For more than a decade, Wayne McGregor has been performing fierce and thrilling experiments on ballet, taking it next-level with punk pecks and twitches, whip-lash spines, warp-speed leaps and hyper-stretched lines. As well as being The Royal Ballet’s resident choreographer, this wide-ranging creative has made movement for Radiohead and the Chemical Brothers, the Harry Potter movies and fashion designer Gareth Pugh. In his one-act worksChroma and Dyad 1929, McGregor strips back ballet and builds it anew.
Chroma, performed in architect John Pawson’s stark white box and driven by composer Joby Talbot’s take on songs by alt-rockers The White Stripes, places the dancers at the centre of a kinetic whirlwind. InDyad 1929 the dancers, sharply lit and set in a crisp background of black dots on white, seem to race Steve Reich’s full-tilt, Pulitzer-Prize-winning scoreDouble Sextet to the finish line.
Alice Topp, resident choreographer of The Australian Ballet, first worked with McGregor on the creation ofDyad 1929, and later performed in his Chroma and Infra. These experiences, she says, unlocked her confidence and creativity. “I’d spent years as one of 24 swans, trying to blend into a perfect line. Wayne freed me to find and believe in my own artistic voice – the greatest gift I’ve ever received.” Topp, who recently won acclaim for her Helpmann Award-winning workAurum at home and in New York, will continue her love affair with the music of Ludovico Einaudi and will team with long-time collaborator Jon Buswell to design the lighting and staging forLogos, a work about armouring ourselves against modern demons: “our predators, pressures, climate and, at times, ourselves.”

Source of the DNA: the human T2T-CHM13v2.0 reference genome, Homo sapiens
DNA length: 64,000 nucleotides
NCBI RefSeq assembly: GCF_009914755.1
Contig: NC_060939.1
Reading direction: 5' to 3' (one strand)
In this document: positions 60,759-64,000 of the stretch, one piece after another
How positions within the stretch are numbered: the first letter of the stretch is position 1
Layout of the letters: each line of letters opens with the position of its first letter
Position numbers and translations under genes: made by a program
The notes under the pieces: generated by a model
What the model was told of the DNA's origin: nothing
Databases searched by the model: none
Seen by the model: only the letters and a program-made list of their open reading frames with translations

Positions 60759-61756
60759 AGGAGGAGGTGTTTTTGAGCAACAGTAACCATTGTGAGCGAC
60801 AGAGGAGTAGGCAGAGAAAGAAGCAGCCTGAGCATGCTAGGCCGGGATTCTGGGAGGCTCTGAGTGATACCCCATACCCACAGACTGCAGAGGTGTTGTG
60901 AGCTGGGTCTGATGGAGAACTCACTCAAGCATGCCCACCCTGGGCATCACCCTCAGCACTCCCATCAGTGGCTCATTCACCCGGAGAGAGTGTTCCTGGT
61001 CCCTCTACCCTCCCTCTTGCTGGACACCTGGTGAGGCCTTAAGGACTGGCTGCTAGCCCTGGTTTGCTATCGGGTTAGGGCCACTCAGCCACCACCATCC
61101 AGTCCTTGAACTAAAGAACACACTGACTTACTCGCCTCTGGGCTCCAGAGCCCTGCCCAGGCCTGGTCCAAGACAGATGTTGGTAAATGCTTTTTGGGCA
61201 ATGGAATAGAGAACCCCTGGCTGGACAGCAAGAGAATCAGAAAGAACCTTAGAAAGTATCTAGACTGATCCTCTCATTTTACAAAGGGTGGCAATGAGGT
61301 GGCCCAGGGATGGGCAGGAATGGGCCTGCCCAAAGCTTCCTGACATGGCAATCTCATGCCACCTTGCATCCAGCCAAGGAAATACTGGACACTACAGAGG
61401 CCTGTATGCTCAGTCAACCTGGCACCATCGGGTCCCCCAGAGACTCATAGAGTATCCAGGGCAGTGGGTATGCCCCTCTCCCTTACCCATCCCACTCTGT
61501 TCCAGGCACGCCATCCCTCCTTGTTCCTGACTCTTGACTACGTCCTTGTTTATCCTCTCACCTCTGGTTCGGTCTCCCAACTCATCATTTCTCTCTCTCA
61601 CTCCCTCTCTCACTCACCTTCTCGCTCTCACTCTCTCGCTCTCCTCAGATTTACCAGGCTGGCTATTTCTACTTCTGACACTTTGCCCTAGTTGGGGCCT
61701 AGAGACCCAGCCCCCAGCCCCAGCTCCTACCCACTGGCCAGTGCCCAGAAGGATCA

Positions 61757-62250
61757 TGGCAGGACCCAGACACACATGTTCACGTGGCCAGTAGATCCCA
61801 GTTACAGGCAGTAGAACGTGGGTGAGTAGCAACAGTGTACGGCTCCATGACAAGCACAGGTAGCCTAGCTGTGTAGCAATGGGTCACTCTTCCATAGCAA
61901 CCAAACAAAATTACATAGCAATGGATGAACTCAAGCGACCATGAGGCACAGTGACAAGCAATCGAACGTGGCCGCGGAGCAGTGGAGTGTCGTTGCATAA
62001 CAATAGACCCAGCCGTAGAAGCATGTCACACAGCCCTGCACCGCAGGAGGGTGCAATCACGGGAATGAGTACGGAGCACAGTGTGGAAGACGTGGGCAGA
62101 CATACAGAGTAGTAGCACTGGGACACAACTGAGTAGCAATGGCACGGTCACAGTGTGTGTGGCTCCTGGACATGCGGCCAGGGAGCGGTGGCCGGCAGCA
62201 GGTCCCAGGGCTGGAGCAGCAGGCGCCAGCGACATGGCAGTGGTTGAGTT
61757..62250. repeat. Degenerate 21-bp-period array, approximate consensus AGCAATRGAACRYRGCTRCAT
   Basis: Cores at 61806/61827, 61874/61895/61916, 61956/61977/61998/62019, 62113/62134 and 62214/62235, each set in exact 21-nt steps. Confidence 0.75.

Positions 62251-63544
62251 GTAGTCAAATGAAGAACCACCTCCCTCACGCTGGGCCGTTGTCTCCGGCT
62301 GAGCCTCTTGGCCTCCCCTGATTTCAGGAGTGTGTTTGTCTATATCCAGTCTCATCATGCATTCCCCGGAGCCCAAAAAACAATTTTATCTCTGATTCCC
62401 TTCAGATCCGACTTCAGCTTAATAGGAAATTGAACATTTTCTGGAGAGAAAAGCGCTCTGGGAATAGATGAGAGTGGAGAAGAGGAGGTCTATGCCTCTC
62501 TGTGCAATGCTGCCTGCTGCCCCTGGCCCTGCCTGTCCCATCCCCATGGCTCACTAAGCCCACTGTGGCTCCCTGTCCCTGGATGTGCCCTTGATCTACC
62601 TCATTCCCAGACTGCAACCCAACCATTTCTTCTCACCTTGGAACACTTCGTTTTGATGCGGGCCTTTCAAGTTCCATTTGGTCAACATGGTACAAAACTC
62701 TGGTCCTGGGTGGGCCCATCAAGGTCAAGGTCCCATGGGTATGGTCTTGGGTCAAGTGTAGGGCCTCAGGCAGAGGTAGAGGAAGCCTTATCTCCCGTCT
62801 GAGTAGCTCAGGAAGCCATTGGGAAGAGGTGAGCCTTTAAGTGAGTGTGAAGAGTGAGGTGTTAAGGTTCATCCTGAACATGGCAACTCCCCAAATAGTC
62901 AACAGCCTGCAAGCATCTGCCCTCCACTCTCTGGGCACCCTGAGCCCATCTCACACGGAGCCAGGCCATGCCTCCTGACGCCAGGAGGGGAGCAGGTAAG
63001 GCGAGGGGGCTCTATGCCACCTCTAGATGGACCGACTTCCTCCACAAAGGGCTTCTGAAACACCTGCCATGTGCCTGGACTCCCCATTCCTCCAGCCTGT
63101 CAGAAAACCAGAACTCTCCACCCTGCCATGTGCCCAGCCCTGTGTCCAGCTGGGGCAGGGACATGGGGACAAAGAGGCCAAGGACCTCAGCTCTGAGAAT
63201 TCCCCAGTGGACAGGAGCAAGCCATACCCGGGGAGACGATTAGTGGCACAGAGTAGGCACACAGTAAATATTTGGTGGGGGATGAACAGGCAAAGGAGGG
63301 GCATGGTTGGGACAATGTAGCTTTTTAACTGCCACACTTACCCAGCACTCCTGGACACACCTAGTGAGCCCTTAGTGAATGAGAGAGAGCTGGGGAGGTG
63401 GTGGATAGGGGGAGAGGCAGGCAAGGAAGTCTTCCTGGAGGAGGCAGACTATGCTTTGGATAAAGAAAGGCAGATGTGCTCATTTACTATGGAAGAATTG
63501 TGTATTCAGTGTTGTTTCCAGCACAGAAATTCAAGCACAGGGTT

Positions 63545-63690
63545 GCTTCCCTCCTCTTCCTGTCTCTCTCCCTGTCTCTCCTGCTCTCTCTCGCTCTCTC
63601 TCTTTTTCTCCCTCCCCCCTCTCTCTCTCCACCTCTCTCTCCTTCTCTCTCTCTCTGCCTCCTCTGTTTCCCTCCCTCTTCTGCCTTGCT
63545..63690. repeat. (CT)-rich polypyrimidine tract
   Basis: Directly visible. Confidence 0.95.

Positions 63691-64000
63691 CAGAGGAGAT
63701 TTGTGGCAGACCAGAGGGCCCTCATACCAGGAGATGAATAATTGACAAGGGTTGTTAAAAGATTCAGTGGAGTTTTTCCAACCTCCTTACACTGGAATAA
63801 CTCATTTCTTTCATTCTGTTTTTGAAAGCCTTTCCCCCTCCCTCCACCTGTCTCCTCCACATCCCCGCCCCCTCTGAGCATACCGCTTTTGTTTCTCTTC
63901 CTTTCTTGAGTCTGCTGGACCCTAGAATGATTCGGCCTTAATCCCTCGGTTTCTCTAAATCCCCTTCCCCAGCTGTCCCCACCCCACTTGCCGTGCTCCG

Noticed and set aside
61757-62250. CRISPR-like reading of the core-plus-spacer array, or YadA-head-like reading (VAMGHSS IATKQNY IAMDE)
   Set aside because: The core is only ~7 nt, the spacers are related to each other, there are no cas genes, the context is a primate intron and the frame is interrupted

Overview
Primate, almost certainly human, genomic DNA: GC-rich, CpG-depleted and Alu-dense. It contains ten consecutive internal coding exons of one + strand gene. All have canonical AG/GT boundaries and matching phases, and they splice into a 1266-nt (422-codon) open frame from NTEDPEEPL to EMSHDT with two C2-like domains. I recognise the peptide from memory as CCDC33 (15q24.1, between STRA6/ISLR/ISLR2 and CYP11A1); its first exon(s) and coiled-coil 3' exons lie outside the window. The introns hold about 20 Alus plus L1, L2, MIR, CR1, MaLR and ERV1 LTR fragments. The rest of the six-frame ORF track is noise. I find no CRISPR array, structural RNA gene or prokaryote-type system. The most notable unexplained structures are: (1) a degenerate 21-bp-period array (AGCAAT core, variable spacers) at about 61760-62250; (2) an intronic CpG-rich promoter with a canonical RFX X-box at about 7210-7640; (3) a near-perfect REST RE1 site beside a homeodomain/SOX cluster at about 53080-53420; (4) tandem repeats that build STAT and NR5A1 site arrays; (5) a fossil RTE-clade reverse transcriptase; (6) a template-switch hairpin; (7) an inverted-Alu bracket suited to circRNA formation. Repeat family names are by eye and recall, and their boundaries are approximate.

McGregor. Topp. Modern dance that turns it on.